The Innisfree Poetry Journal
by Eric Pankey
AS ONE SETS A FIRE
There are other ways in:
A path hacked through the reeds,
A storm-loosed boardwalk
Between pavement and beach,
Or even around the rebuilt mansions
There on the headland,
Although that is the long way,
And there one feels like a trespasser
And perhaps is in the eyes of the owners
Who come a few weekends each year
More to get away than locate
Themselves here amid the sulfur tide-stink,
The plaint of the fish hawk,
Firecrackers and bottle rockets.
I begrudge them nothing
Beyond a right of way, access
To the edge where the tide creek
Runs fast, a cut length of silk
Still dry the moment before it sinks,
The curve of sand bank, mud bank,
The shallow's stipple of glisters
At low tide into the Atlantic.
At high tide, the marsh is a lagoon,
A disc of backwash,
Water like a held breath.
Dunes shift, diminish, shift and stay.
I walk and a minute strays into an hour,
The hours into the algorithms of chance.
Each day is rough cut from the last,
Eased into place with the work of ramps
And gravity: the ongoing going on.
I set out as one sets a fire,
Fire being its own motive.
Tankers slip into an amalgam of murk.
The gulls and crabs contend with the grisly.
The shapeless water shapes the coast.
All one summer I hung sheet rock, breathed gypsum,
Moved as a worn-out ghost of sweat and chalk
Bound to gravity. When I snapped a plumb line
The ideal, however temporary, left its mark:
Blue, deft, spare, and, of course, easily smudged.
My days were a calibration of work and sleep,
Folding money I had no time to spend or waste.
But once the plumb line is gone, the particular blurs.
Days maroon in the general: days like other days,
A passage one has crossed like a dream and forgets.
Thirty years ago I knew the precise weight
Of the hammer, the taste of the nail on my tongue,
And now that whole summer is a day at most,
Eight hours of hard work, hardly worth remembering.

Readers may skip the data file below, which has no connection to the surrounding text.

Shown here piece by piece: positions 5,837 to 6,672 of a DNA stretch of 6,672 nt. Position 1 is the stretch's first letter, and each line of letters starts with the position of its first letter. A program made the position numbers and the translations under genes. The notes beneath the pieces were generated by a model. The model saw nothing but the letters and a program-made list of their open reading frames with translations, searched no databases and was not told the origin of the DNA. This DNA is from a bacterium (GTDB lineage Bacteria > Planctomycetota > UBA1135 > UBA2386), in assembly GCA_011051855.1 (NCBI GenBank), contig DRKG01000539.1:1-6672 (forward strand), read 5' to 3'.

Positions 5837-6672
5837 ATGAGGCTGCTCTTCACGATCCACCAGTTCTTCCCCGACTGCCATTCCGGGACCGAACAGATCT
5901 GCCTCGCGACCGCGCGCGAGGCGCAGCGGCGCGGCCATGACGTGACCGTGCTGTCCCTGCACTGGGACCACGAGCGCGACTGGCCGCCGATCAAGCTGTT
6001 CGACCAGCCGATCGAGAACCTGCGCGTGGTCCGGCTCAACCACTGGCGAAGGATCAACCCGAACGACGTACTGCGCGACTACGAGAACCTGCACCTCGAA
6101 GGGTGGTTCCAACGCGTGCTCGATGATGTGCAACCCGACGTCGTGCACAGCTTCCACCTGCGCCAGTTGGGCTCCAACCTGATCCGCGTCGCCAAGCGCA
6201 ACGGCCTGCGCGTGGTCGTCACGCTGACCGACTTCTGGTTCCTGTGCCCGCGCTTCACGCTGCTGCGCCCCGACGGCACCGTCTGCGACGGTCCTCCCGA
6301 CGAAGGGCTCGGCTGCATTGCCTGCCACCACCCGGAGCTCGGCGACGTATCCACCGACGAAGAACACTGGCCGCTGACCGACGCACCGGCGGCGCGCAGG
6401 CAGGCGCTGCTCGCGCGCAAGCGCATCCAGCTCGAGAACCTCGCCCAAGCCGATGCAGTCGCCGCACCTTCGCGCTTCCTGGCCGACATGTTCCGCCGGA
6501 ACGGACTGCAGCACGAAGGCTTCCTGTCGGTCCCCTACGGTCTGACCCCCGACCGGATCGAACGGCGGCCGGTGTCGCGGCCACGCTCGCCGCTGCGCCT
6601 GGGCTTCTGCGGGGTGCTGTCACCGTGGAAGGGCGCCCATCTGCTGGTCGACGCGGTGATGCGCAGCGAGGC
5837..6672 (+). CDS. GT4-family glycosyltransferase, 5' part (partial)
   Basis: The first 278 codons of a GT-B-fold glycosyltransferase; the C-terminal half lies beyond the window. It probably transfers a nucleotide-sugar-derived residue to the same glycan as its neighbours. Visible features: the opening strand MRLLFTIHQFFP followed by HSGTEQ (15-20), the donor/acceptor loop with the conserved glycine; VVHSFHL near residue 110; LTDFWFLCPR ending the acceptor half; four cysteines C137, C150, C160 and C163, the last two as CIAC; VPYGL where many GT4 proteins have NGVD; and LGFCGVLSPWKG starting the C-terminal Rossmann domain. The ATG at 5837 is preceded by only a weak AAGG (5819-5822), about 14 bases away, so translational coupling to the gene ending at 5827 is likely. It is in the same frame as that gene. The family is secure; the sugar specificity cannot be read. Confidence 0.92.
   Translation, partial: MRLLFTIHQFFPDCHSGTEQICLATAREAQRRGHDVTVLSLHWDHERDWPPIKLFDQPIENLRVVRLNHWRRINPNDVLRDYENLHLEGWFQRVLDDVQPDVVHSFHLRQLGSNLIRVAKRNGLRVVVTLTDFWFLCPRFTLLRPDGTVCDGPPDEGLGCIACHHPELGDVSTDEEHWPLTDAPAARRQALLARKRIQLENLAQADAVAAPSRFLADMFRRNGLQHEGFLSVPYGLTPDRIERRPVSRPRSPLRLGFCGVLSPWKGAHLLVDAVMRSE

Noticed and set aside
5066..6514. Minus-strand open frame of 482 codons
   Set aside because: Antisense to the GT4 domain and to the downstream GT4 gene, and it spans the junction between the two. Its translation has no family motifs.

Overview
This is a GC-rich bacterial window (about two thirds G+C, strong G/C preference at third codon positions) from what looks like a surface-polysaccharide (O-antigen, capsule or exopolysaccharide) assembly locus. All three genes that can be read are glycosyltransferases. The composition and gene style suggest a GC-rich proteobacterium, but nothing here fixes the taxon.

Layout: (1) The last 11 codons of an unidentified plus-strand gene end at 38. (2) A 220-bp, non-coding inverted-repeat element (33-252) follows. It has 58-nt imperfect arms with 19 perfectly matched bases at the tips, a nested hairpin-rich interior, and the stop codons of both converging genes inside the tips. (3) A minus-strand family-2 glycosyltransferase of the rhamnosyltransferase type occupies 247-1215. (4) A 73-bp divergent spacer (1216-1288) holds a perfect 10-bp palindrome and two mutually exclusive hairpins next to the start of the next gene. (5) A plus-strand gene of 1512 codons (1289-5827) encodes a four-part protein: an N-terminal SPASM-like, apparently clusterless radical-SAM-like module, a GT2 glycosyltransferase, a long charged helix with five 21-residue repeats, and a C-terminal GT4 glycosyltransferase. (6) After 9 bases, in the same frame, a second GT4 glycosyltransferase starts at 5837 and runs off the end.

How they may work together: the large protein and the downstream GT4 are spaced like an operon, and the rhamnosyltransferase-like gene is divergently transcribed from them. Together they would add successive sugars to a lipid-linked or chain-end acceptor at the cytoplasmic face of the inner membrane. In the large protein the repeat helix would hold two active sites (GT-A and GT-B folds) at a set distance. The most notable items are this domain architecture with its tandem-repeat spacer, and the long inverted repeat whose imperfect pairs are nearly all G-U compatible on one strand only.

VARIATION ON A PREVIOUS THEME
If there were a sill,
You'd set a pear upon it.
Upright on its bottom,
Its green more russet
Than green, a stem
Pointing north of true north.
If there were a pear,
You'd build a house,
A kitchen sill, an hour
When the pear eclipsed
The sun, the low-hung moon.
North of true north
It's hard to find a pear,
Or even lumber
With which to build
A sill in a house
On which you might set
A pear if you had one.
You might imagine
A house's shelter
Is preferable to a pear,
But now your mind
Is aligned with the pear,
And the house dissolves
Into a frame, a focus
On the pear's blurred outline
No squinting will resolve.
Negation is not self-sufficient,
Yet by subtracting
The kitchen window,
Bright, almost too bright,
Surrounds the shrugged
Sob of the pear.
You could spend your whole life
Naming what is not there,
A retinue of misgivings,
For example, or
The makeshift mortar of minutes,
Or a riddle's solution
Held in solution,
But it is the here and not-here
Of the pear and sill,
More presence than absence
(If nowhere else but in your mind.)
The dust on the sill glows.
The pear, almost too ripe,
Gives a little under your touch.
You can't imagine the taste.
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